The Obama administration included 400,000 dental plans in its first-year Obamacare enrollment totals without acknowledging that it wasn’t full health insurance, falsely pushing the final number past the administration’s enrollment target.
The actual enrollment total: 6.7 million, not quite meeting the seven million goal provided by the Congressional Budget Office.
Centers for Medicare and Medicaid Services head Marilyn Tavenner announced in September that 7.3 million Americans were still enrolled in health coverage through Obamacare exchanges nationwide. But according to a report from Bloomberg, that data didn’t distinguish between medical and dental insurance plans, which departed from CMS’ usual practice without any acknowledgment.
Had the agency separated out the dental plans as usual, it would have had to admit that Obamacare enrollment has fallen below its target, investigators for the House Oversight and Government Reform committee told Bloomberg. The combination hid the fact that over one million health insurance customers had already dropped their coverage.
The CBO had originally projected that Obamacare exchanges would attract seven million customers in its first open enrollment period, although it shifted that estimate down to six million after problems arose with HealthCare.gov and state exchanges. Including the dental plans after sign-ups had dropped plans made it possible for the Obama administration to continue to say that it had met the goal.
It’s a clear departure from the administration’s policy. Health and Human Services released its last detailed enrollment report in May and ceased making regular enrollment updates backed up by data afterwards. But the May report separated medical and dental plans, reporting eight million sign-ups for health insurance and 1.1 million for dental coverage.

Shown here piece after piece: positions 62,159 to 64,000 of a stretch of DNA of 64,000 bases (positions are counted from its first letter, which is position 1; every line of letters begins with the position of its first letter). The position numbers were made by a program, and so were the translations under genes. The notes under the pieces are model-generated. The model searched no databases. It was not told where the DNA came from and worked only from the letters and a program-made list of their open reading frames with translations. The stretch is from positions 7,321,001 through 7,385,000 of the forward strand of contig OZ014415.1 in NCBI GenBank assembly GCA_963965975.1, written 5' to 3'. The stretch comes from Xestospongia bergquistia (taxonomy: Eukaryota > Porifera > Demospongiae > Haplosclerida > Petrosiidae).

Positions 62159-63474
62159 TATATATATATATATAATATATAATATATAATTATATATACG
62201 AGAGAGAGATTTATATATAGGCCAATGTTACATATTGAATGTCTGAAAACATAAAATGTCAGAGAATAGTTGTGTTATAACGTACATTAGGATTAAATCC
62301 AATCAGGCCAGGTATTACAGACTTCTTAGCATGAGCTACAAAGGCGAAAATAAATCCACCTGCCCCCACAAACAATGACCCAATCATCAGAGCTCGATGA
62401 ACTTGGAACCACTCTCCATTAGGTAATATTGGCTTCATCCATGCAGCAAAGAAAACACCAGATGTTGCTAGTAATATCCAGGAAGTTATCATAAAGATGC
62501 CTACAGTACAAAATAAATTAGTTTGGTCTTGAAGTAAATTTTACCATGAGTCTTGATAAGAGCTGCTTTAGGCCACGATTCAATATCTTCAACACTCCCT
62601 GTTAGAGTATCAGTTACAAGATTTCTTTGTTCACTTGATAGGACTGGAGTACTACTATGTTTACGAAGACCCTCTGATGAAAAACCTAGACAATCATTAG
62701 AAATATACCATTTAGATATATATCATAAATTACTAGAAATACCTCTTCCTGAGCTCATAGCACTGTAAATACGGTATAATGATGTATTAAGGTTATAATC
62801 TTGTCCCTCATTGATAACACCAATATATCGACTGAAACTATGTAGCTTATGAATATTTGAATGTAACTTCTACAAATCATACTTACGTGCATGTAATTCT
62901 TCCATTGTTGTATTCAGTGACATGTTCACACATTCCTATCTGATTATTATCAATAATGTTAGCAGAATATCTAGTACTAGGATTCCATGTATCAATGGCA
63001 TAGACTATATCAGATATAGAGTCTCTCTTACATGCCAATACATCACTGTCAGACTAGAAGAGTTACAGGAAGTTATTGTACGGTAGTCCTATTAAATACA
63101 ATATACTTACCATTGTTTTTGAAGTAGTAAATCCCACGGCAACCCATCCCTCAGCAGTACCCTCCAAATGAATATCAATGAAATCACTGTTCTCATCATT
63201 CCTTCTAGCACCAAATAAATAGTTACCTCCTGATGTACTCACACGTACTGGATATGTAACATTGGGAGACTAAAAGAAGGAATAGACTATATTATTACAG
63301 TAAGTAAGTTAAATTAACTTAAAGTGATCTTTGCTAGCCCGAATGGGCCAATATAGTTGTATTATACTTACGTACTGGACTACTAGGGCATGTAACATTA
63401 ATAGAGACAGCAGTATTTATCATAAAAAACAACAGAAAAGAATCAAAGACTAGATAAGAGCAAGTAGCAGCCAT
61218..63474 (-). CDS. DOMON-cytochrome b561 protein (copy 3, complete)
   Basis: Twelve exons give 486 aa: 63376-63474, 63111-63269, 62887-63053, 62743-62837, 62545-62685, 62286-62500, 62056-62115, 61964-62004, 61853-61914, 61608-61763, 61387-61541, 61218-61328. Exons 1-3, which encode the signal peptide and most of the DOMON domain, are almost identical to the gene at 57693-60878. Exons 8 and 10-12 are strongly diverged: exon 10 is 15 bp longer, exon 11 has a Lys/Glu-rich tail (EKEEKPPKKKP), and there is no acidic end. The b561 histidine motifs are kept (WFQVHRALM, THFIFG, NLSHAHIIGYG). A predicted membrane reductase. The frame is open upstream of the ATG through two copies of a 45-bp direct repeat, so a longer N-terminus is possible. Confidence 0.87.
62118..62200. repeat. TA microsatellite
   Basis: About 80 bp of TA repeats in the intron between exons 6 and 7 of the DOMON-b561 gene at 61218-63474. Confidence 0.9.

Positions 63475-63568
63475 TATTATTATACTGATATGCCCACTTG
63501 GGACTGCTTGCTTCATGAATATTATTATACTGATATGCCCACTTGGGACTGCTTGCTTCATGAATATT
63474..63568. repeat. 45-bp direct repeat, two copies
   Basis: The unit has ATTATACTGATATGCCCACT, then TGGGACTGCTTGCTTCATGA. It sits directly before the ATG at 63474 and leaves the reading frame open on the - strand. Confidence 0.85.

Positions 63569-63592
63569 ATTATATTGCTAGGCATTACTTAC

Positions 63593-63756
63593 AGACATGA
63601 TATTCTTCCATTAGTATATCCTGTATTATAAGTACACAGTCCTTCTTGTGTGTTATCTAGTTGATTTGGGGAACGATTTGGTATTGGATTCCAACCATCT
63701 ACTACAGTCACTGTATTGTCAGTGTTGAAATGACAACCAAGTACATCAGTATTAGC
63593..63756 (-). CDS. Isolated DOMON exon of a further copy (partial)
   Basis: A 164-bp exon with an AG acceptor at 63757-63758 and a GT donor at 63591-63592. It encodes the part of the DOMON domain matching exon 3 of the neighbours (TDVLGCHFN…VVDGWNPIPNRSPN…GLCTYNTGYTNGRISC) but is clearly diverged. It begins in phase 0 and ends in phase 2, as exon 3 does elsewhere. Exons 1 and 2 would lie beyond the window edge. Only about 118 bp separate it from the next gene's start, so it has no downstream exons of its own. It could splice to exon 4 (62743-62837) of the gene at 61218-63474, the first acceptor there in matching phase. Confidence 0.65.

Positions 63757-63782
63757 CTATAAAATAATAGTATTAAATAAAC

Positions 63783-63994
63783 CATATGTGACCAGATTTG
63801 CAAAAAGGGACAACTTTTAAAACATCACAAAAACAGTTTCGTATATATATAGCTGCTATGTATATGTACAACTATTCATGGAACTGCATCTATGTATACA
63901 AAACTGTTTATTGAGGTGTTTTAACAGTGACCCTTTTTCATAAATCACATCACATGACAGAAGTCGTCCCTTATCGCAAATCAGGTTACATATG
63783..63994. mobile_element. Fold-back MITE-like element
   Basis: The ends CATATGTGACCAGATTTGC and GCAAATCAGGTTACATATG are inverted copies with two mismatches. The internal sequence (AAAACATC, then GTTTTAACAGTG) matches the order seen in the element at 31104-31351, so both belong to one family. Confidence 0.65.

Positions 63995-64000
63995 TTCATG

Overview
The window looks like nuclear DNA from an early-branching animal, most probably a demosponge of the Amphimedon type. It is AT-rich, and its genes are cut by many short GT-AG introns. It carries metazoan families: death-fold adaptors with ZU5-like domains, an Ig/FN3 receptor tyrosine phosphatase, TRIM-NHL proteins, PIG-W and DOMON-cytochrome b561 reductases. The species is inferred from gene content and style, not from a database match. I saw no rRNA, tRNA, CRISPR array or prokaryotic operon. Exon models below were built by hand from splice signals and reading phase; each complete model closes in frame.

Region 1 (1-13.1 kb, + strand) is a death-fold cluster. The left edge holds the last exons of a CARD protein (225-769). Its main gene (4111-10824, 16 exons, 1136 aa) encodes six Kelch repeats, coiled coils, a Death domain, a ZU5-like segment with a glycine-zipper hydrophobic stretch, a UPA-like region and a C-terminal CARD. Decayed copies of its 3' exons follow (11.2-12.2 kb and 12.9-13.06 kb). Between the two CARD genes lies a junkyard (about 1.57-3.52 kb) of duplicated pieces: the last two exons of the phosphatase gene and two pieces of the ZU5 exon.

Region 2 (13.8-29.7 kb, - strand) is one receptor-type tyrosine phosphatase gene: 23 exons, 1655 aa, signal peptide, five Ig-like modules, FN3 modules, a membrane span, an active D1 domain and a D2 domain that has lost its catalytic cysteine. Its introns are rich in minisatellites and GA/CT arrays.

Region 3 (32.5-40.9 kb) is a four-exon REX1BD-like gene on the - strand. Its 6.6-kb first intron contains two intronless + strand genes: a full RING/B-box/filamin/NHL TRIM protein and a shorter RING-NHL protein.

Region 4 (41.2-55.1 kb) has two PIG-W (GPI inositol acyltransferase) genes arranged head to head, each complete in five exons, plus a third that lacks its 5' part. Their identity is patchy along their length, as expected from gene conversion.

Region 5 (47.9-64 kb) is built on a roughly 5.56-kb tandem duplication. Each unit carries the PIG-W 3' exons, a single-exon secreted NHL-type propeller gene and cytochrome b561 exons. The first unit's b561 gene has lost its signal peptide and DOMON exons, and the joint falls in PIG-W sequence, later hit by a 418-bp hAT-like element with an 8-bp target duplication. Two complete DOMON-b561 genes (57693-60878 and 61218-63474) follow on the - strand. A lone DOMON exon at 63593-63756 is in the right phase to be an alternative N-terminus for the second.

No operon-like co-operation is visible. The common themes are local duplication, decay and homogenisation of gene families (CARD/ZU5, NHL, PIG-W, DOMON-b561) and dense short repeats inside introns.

Since then, CMS has been much quieter about enrollment totals. CMS chief Tavenner released the 7.3 million enrollment number in a hearing with the Oversight Committee in September, without a formal report or supporting data released to the public.
HHS also announced in November that enrollment had dropped to 7.1 million, another drop partially caused by customers who did not fix problems with their eligibility having their coverage terminated. That update was not accompanied by a full enrollment report, either.
“A mistake was made in calculating the number of individuals with effectuated Marketplace enrollments,” CMS spokesman Aaron Albright said in a statement to The Daily Caller. “We have determined that individuals who had both Markteplace medical and dental coverage were erroneously counted in our recent announcements. The correct number of individuals with effecuated Marketplace medical coverage as of October 15 is approximately 6.7 million.”
In light of the larger decrease than reported, HHS’ report last week downgrading its expectations for Obamacare’s second open enrollment period is less surprising. While the CBO had projected 13 million total Obamacare health insurance enrollments by the end of Obamacare’s second year, HHS now projects just between 9.1 million and 9.9 million, including just 5.7 million returning customers.
Albright said the 2015 target remains 9.1 million individuals with medical coverage, despite the adjusted enrollment total and promised that “moving forward only individuals with medical coverage will be included in our effectuated enrollment numbers.”